Replanning for Major Tech Change - Transocean

The bigger the project, the harder they can fall. It requires the coordination of thousands of tasks, with a myriad of resources and monumental amounts of materiel. Just getting a project of such magnitude started is a considerable challenge. And there will be changes, especially over lengthy timelines.

To borrow from our client’s operation field, a large project is similar to a large ocean going vessel. To enact a course change for a vessel of nearly 100,000 tons can take several nautical miles to execute. It takes effort and time. Many ships over the centuries have foundered just trying to stay on course, let alone navigate narrow passages , shallow waters and ragged coastlines.

We are proud of the role we played working with John McCann and Transocean on this challenging effort to keep Deepwater Titan’s launch ‘on course.’

Getting a large project back on track is one of the most difficult challenges imaginable.


The scope changes for the Deepwater Titan presented a significant challenge for the project team headed up by Senior Project Manager, John McCann. The first change, upgrading the mud systems, required access to the mud room located on deck 3, two decks below the main deck. The mud systems had already been installed, yet technology had advanced since the ship’s construction began. This would provide an opportunity to upgrade the mud systems and achieve greater pressure capacity. Access to the mud room with a crane was only possible through one entry point on the main deck.

The second change was the installation of a new Managed Pressure Drilling (MPD) system. This new addition to the project scope required significant additional piping for the low pressure, high pressure choke and kill systems. MPD uses specialized equipment (which can include such items as a Rotating Control device, additional choke manifold, drill string check valves, and fluid/solids control equipment, among others) to control the pressure in a well being drilled. The new manifold was being built in Houston and the expected construction completion date was well after the ship was scheduled to depart Singapore.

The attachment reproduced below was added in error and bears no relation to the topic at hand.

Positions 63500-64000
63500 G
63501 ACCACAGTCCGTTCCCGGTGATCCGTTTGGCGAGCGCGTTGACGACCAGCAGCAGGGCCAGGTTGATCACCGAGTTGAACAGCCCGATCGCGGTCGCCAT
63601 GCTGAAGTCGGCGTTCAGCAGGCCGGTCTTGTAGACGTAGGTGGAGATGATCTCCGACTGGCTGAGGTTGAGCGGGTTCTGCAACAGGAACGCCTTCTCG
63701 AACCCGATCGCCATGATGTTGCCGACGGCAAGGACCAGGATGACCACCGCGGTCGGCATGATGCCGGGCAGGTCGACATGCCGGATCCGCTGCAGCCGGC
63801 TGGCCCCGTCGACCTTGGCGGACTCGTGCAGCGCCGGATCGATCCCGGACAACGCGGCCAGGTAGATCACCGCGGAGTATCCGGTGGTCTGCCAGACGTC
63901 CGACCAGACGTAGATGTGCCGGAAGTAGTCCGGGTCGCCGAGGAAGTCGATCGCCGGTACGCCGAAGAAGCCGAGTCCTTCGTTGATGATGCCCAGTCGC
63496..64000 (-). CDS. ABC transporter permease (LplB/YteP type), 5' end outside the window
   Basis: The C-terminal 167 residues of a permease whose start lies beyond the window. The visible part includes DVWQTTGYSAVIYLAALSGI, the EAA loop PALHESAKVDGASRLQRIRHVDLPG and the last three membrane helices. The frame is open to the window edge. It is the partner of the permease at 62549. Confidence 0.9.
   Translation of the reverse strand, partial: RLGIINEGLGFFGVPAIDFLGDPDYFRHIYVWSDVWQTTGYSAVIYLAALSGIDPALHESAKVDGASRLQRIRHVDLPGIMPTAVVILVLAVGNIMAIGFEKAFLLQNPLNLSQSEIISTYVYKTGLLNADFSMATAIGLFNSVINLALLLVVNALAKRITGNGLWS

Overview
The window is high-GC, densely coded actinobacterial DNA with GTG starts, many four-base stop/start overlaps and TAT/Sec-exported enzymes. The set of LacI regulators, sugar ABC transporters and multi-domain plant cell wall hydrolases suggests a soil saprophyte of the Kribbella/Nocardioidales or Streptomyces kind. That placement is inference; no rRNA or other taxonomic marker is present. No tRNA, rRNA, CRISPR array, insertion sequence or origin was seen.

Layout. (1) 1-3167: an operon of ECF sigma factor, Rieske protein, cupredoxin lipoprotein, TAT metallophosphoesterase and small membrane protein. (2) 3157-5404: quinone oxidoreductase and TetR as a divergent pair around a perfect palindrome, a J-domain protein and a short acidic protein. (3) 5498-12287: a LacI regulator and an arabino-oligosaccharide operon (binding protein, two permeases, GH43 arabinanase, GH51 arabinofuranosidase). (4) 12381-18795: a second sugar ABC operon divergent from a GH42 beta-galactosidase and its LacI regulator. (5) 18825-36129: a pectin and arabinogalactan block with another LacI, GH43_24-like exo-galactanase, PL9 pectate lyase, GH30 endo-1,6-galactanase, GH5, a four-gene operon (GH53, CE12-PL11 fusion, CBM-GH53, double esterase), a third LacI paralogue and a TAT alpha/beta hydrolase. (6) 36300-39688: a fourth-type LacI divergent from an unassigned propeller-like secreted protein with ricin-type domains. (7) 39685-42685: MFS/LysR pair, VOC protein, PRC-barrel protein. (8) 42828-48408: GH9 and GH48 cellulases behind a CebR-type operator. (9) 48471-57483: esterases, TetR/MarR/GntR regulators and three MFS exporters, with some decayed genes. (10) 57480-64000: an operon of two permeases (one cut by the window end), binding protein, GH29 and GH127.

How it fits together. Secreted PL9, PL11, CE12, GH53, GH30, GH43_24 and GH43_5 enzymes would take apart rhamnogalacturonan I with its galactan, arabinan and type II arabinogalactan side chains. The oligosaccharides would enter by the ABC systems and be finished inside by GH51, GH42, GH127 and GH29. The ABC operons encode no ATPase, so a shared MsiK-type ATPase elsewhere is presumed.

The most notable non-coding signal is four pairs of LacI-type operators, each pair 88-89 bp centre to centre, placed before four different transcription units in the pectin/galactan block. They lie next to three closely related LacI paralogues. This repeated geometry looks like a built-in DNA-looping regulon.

John McCann and his team of subject matter experts (SMEs) engaged Wayne Greenwood of OverVue Planning Systems Inc. to facilitate a comprehensive project restoration plan using OverVue project software. The team imported the remaining portion of the delivery schedule from Primavera P6 into OverVue. The original Gantt chart was transformed into a Project Flow Diagram . The unique graphical layout enabled the team to calculate the time needed for the two scope changes to be completed by post-handover and prior to Deepwater Titan’s departure from Singapore to the Gulf of Mexico.

Using a process called OVERProof, the original plan was tested to determine if the two new scope items could be completed without negatively impacting the schedule. The team then used a process called OVERHaul to create a preliminary restoration plan that identified the major ‘choke’ points associated with the new deliverables.

The team then created a series of Possibility plans that were analyzed and compared until a final restoration plan was agreed upon and submitted for approval. The restoration plan was then exported back into Primavera P6.


OverVue’s project flow diagram, along with its OVERProof, OVERHaul, and Possibility planning processes enabled the team to efectively address the challenge of scope ‘creep’.

  • The final restoration plan enabled the team to reduce the expected increase in time needed to include the added scope elements by 48 days.
  • The reduction in lost revenue combined with other savings totalled $24 million US.
  • The overall time required to identify the impact of the scope changes and achieve a realistic and achievable plan was 5 days.

These results were achieved by getting all the key subject matter experts together and using their experience to flesh out alternative solutions. The various ‘what-if’ scenarios were easily viewed and compared using OverVue.


  • OverVue presents a powerful yet simple to use graphical interface. The software’s unique project flow diagram, along with its OVERProof, OVERHaul, and Possibility planning processes enabled the team to effectively address the challenge of scope creep and achieve a successful solution.
  • The team’s expertise and experience, along with the software’s capabilities, allowed for a quick turnaround time and ensured that the project was delivered on a more timely and cost effective basis.
  • This serves as a great example of how technology and project management processes can be leveraged to effectively manage significant project scope changes and ensure successful project delivery, even near the very end of complex projects.

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